To this list of two prospective delights, I shall immodestly add another: my article, "Stitch and Seed:  Summer's Bounties," in the summer 2011 issue of Knitscene Magazine, on sale starting just about this week at many LYS, including Eneri Knits.

Saturday, April 9, 2011

On not following rules

Since childhood I've had a proclivity for ignoring the rules, whatever the rules may be. Yes, this contrarian streak seems to be hard-wired. It has gotten me into trouble sometimes, but more often than not, led to interesting discoveries that yield longterm, reverberating insights.

Molly, alter ego.
You may have noticed that I didn't post for the last day of 2KCBW--the Second Annual Knitting and Crocheting Blogs Week. I just grew tired of responding to the prompts, and the last one, inquiring as to my favorite places to knit, seemed a giant yawn, so I thought, Why bother? This is a fairly mild instance of Not Following the Rules. It also reminded me of why I hate board games.

In knitting, not following the rules has had a more creative effect. I've sometimes taken a fairly basic pattern and altered it to suit my taste. Usually this isn't a preplanned exercise, as in the most recent case, but something that evolves as I knit. About a year ago I began making the "Chic Bolero" pattern from Classic Elite Knits: One Hundred Gorgeous Designs for Every Occasion.

Obviously this is a straightforward, unembellished pattern. When I sewed the pieces together, I realized the sweater was going in a new direction. As is my habit, I didn't use the specified yarns (sorry, Classic Elite), and once everything was attached, I decided the body of the cardigan needed to be longer. I added a section below the ribbing, creating eyelets. These will be threaded with a belt of some sort--either a ribbon or an I-cord. (My experiment was validated by the Knitting Goddess, who told me she encourages knitters to adapt professional designs to their own whims.)

While I'm on the subject of original designs, I will draw your attention to a beautiful new jacket from Richard Muto's expert hand. It's of woven mohair bouclé, sewn, knitted, fully lined, and bedecked with freshwater pearls and crystals! Here it is, modeled by Jan Doyle.

"Oceancrest," by Richard Muto.
As you'll recall, I profiled Richard Muto, the Rhode Island Laureate of Fiber, a bit more than a year ago. You can read about him there, and on his Facebook page, or you can catch him at the Carolina Fiber and Fiction Center, where he teaches spinning. Because Richard is such a force in my world of handcrafted textiles, I will continue to provide you with periodic updates on his design career and teaching gigs.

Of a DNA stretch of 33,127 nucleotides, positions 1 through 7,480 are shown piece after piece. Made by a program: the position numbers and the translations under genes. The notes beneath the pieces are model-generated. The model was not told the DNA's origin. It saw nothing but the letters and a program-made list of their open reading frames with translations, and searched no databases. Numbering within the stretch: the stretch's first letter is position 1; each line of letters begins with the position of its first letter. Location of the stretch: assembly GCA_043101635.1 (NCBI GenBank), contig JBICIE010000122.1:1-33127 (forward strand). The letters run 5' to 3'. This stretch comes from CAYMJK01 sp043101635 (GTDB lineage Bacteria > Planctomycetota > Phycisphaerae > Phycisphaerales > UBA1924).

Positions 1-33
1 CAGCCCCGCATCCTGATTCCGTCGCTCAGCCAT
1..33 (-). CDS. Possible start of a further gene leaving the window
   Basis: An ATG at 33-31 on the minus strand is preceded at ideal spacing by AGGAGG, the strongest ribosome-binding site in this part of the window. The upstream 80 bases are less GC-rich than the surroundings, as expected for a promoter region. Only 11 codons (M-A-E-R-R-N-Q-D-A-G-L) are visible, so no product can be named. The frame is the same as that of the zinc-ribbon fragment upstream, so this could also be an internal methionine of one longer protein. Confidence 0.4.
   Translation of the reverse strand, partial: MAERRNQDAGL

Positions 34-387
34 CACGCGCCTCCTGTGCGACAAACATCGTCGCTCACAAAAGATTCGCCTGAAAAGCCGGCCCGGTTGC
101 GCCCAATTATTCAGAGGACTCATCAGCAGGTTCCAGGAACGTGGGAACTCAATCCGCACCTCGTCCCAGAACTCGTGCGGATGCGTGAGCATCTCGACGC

Finally it's spring in Rhode Island. We planted a huge fig tree on the hill, 

moved some of the dwarf citrus trees to the deck, and have been luxuriating in the sudden influx of sun.

Monday, April 4, 2011

2KCBWDAY6: Dreaming in color, plausibly.

Knitting and Crochet Blog Week 2011

(Technically 2KCBW has ended, but I had a busy weekend, so I'm behind.)
Something to aspire to.Is there a pattern or skill that you don’t yet feel ready to tackle but which you hope to (or think you can only dream of) tackling in the future, near or distant? 

I am lusting to knit this coat of many colors, featured in Classic Elite's "Celebrated Classics" booklet of 2007. The design is by Liz Nields. What I find so compelling is that it's worked side-to-side in four separate sections, then grafted together via the Three-Needle Bind-Off.  While I've done that bind-off, I've never knitted anything side-to-side, from cuff to mid-back. Even though I'm now involved with a few projects, including finishing another cardigan, I have been assembling a palette, inspired by the Misti Suri Alpaca I mentioned on my first post of 2KCBW, wherein I discussed yarn I hated and yarn I loved.

Sunday, April 3, 2011

El día de los inocentes: 2KCBWDAY5

Ivan, Italian Greyhound, Boston resident
On April first 2011 I drove north 85 miles through intermittent rain and sleet. I visited Ivan, Amy, David, and Tina in Brookline. We had drinks and an early supper. Then I drove to Boston, paid $20 to park, and went to Jordan Hall, only to find that the concert I'd so looked forward to had been CANCELED! WTF????!!!!

I thought this was some kind of unfunny April Fool's joke. It was not. AND, I was informed by a lady with a clipboard, that the cancellation, owing to Andsne's indisposition, had been announced earlier on Facebook and on the Celebrity Series website...she seemed to think it was my fault for not checking before I left home. (Note: I may be the only person in the world who doesn't "do" Facebook, and for this I have been punished.)

To say that I was dismayed is an understatement. Yes, I'm getting a refund, but that's not the point.

Gentle readers, please enjoy this very cheesy video of Leif Ove Andsnes playing Mozart. Despite the visual infelicities, his extremely beautiful interpretation will thrill you, I hope. Andsnes's technique and lyricism are simply gorgeous.